Thick tail Gecko Housing (help?)

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Atlas

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Hey guys!
My housemate and I are considering getting a pair of thick-tailed geckos - both 3yr old males. (Won’t be housed together, don’t worry!)
Neither of us have any experience with geckos however we’ve both kept pythons and I’ve got a beardie. We’ve both been doing as much research as we could but everywhere seems to say something different.
Our main issue is how to set up the electronics in the tank. We’ve got heat mats laying out and a few ceramic bulbs too which would be our go to if we dont find something else in time.
Some places say that having any lights in the tank would be severely detrimental to the gecko’s eyesight / eye health, and some places are saying that they still need UVB , and some just like lights for decoration.
We plan to use heat mats either way but for ambient heat, what should we do? We don’t use red heat lamps. We’ve got the option of ceramics, but is there any lighting we can/should use in the tanks? And what’s the best loose substrate? I know red sand is highly controversial in the beardie community, but would it be suitable for Thick tail geckos?

p.s anything we should know before getting thick tails?
 

Sdaji

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Don't worry about ambient heat for these lizards. Many people actually keeping them without any supplemental heating at all (I'd personally give it to them if I lived in approximately the southern half of Australia, perhaps not if I lived in the north). Many times I've seen wild ones out actively foraging at low ambient temperatures (lowest I've seen them active was 12 degress) when the ground is a little warmer than the air. I think it's good to give them warmer temperatures during the day, but not with basking lamps etc. These things literally never expose themselves to daylight in natural conditions, definitely don't use UV.

There is no circumstance in which I'd use anything other than floor heat for these guys.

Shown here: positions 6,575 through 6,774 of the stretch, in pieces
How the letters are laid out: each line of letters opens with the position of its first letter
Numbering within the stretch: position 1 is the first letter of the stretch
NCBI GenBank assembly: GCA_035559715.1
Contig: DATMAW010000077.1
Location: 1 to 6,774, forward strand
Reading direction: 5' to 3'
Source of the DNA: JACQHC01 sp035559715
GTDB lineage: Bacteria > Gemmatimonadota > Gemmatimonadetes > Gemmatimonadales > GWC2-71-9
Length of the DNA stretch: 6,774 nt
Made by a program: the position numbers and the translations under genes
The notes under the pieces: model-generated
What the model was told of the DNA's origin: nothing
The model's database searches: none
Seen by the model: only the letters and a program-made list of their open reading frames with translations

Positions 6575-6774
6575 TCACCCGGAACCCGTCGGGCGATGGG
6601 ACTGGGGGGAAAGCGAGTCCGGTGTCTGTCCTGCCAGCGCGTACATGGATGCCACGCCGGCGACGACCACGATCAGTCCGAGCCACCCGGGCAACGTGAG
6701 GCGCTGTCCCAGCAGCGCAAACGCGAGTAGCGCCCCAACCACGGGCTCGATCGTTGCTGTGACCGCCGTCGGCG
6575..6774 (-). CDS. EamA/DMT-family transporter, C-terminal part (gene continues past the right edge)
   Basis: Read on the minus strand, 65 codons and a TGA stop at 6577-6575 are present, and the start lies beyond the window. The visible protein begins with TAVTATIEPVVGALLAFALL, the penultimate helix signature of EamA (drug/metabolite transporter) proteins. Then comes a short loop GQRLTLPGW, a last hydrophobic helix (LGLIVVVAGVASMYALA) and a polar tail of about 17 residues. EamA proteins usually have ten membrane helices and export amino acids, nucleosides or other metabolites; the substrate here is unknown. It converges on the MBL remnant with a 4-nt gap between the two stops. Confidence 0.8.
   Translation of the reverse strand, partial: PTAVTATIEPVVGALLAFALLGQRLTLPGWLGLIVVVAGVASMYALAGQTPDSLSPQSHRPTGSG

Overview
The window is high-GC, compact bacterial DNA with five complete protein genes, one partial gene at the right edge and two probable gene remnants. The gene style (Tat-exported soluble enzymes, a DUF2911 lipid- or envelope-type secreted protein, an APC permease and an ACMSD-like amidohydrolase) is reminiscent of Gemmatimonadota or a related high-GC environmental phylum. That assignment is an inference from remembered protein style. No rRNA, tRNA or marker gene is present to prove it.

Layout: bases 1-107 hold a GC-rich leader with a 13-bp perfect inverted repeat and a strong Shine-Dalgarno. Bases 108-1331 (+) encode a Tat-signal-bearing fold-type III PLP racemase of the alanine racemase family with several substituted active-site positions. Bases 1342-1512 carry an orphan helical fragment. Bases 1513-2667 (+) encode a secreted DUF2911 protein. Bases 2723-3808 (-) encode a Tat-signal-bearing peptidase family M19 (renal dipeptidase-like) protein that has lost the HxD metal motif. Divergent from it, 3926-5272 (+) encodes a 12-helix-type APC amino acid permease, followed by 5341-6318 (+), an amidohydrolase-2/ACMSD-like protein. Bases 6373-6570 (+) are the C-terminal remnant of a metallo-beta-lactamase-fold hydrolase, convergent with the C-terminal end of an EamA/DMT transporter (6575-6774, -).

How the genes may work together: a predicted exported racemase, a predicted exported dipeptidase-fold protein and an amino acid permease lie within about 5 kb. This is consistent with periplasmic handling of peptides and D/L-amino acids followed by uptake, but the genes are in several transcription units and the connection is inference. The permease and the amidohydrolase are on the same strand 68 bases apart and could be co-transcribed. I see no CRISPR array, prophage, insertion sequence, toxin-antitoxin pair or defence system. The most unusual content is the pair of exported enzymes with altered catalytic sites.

Make sure you use calcium and multivitamin supplements.

Sand is fine for them... as long as it's not fine sand. I've only used red desert sand I've collected myself so I always make sure I get the good stuff at the best part of the dunes, but I assume the commercial stuff they sell in the shops is usually collected by people who know how to pick the good stuff so it should be fine. You can keep pretty much any gecko on a course sand substrate. If you're using sand, make sure the it never entirely dries out. Ideally, use a large enclosure with a fairly deep layer of sand, this will allow you to keep the moisture stable and also keep a moisture gradient (wet at one end, dry at the other). If you know what you're doing you can keep it all good in a 20cm tub, but it sounds like you're new to it, and a larger setup is more newbie proof.
 

Atlas

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@Sdaji that’s awesome, definitely put my mind at ease! After dropping through a few forums I had decided to avoid lights for them ist in case but if it means I don’t have to buy an extra ceramic bulb then even better. They’ll both in just under 2ft tanks as that’s what we had spare and figured once we figured out what exactly we’re doing and how best to care for them we’d switch up the size if we needed to.
I double checked at the local pet store the coarse red sand they sell and it’s basically taken out of the dune and put in a bag so should be all good haha
Thanks heaps for your help!
 

Sdaji

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Sounds perfect :) Something up around 2' is plenty, and is far more than I'd use. The sand sounds great :) I cringe seeing the price of it after standing on dunes with more than the entire Australian reptile community would ever want in a thousand years, but I suppose if you need it now and don't have it on hand, a trip to the shop is a lot cheaper and easier than a road trip of a few thousand km! The nearest dunes with really decent quality red desert sand I know of to Melbourne are over a thousand clicks away, and possibly even further from Sydney. Everything in the east is either too fine or full of twigs and rocks and clay and stuff, not just pure red sand in nice dunes, easy to collect.
 

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